Wednesday, April 25, 2012
Tribute to Sergeant Maxwell R. Dorley
Mr. REED. Mr. President, I rise today, along with the Presiding Officer, my colleague, Senator Whitehouse, to pay my respect and honor the life of Sergeant Maxwell R. Dorley, a distinguished and beloved member of the Providence Police Department, who passed away tragically in the line of duty.
Sergeant Dorley's personal story, which began in Liberia is another example of the extraordinary contribution of the Liberian community to the State of Rhode Island, along with recently deceased Lance Corporal Tarwoe of the U.S. Marines. Sergeant Dorley's story is also another example of inspiration and hope for all of us.
At the young age of 7, Sergeant Dorley followed his aunt, Hawa Vincent, to Providence, beginning his own chapter of the American dream, and he wrote a remarkable chapter in that great story of America. Sergeant Dorley attended Mount Pleasant High School, and not only graduated at the top of his class earning admission to Brown University, but he also befriended Kou, who would become his wife and partner for 27 years. His love and devotion to his family was so deep and genuine that when their first child, Amanda, was on her way, Sergeant Dorley declined admission to Brown University and began working four jobs so he could support his new family.
At this early stage in his life, Sergeant Dorley chose to prioritize his new family over himself. And as he did so many times throughout his life, Sergeant Dorley thought about others before he thought of himself. His example of hard work--four jobs to support the family--is the story of America, coming here from someplace else, working as hard as you can to build a strong family and contribute to a strong community.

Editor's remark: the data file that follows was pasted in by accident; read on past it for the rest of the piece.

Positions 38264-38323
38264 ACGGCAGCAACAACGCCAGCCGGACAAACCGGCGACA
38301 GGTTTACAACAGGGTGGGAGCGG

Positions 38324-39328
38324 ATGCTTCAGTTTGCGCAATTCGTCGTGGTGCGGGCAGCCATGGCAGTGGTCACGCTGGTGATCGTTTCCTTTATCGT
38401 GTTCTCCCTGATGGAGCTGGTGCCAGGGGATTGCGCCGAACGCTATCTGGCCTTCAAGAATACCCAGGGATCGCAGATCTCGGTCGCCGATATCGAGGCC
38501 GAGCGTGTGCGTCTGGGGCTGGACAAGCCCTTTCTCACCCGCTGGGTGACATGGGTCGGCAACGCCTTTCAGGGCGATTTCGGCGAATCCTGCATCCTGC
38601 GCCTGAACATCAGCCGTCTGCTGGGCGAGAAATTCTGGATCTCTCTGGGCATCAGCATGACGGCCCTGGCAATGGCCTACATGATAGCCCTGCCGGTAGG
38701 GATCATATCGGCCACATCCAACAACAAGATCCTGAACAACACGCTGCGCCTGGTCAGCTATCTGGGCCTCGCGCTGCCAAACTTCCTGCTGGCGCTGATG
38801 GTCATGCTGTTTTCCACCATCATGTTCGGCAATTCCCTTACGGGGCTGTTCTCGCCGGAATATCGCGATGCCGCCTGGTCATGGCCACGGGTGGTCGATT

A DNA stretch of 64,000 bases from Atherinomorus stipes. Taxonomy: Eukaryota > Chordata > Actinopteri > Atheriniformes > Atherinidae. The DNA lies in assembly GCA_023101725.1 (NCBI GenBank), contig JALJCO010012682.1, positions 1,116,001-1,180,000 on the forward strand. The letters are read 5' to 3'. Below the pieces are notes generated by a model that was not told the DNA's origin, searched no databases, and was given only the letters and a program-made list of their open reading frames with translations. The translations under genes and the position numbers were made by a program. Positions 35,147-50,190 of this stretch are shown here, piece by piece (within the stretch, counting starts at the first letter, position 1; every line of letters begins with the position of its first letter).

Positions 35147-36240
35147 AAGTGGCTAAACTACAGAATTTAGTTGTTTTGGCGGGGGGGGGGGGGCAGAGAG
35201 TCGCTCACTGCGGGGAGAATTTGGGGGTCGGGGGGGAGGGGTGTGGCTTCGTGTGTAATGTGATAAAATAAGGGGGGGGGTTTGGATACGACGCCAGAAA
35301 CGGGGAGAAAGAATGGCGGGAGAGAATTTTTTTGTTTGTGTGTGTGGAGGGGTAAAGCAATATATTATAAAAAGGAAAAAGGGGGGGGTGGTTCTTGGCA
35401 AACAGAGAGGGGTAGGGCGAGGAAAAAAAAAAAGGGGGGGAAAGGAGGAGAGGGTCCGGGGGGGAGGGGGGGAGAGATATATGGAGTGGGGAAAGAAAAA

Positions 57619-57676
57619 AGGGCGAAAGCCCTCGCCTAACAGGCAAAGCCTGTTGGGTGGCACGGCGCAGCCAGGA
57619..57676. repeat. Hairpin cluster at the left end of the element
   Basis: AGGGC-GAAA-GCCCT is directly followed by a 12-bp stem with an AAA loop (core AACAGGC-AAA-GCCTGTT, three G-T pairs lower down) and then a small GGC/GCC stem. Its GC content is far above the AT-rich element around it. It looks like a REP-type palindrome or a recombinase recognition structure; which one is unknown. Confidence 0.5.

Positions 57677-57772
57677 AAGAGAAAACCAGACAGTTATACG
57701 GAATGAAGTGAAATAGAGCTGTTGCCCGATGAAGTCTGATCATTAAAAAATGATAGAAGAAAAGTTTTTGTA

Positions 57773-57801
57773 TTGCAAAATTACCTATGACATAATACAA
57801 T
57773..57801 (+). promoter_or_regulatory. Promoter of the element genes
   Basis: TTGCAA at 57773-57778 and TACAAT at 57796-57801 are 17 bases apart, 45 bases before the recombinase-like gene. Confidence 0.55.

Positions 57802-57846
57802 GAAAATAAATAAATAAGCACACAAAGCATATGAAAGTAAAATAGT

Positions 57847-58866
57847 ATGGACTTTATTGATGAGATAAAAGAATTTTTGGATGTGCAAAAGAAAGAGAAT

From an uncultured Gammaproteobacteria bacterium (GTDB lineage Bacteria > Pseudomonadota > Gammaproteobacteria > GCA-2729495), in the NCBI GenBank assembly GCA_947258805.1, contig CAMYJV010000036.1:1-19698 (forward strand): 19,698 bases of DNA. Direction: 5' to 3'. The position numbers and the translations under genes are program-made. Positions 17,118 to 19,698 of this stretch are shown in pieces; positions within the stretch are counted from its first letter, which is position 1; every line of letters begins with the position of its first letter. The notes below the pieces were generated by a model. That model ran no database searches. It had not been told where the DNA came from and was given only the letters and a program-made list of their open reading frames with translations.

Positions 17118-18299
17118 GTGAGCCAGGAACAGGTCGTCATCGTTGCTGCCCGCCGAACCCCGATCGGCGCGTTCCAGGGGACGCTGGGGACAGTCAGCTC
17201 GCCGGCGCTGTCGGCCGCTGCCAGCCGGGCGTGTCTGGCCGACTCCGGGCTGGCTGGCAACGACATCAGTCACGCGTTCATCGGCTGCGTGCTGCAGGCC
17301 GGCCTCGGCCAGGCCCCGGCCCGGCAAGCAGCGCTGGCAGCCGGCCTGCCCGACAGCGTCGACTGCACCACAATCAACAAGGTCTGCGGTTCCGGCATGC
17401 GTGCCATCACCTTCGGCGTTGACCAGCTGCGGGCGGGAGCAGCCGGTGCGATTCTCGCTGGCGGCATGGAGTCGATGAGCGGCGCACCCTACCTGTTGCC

From helping his family pay off the notes on their cars to gathering old and used police uniforms for his fellow police officers in Liberia, Sergeant Dorley exemplified the best of what we expect from our public servants--a deep commitment to serving others for the greater good.
While terribly tragic, Sergeant Dorley passed away last Thursday doing what he knew best, helping others by trying to come to the aid of his Providence Police Officers, Edwin Kemble and Tony Hampton, who were trying to break up a fight.
Today, we offer our deepest condolences, and our thoughts are with all of Sergeant Dorley's family, friends, and colleagues, but especially with his mother Miatta who is traveling from Liberia, his wife Kou, and daughter Amanda, his son Robert, and all of his beloved family. We join them in celebrating Sergeant Dorley's many contributions.
Despite his short time with us, he gave us much, and we honor his memory and his service to the people of Providence as a Providence Police Officer.
The loss of Sergeant Dorley is also a reminder of the great sacrifice and incredible courage of all of our Police Officers who voluntarily put themselves in harm's way to preserve the peace and stability that allows us to enjoy our own lives. Today, we especially salute the service and sacrifice of Sergeant Dorley, and we honor the legacy he leaves of serving others and prioritizing the greater good over his own personal interest. We have indeed lost a remarkable individual and a great example of selfless service. Again, we offer our deepest condolences to his family.
Mr. President, I yield the floor.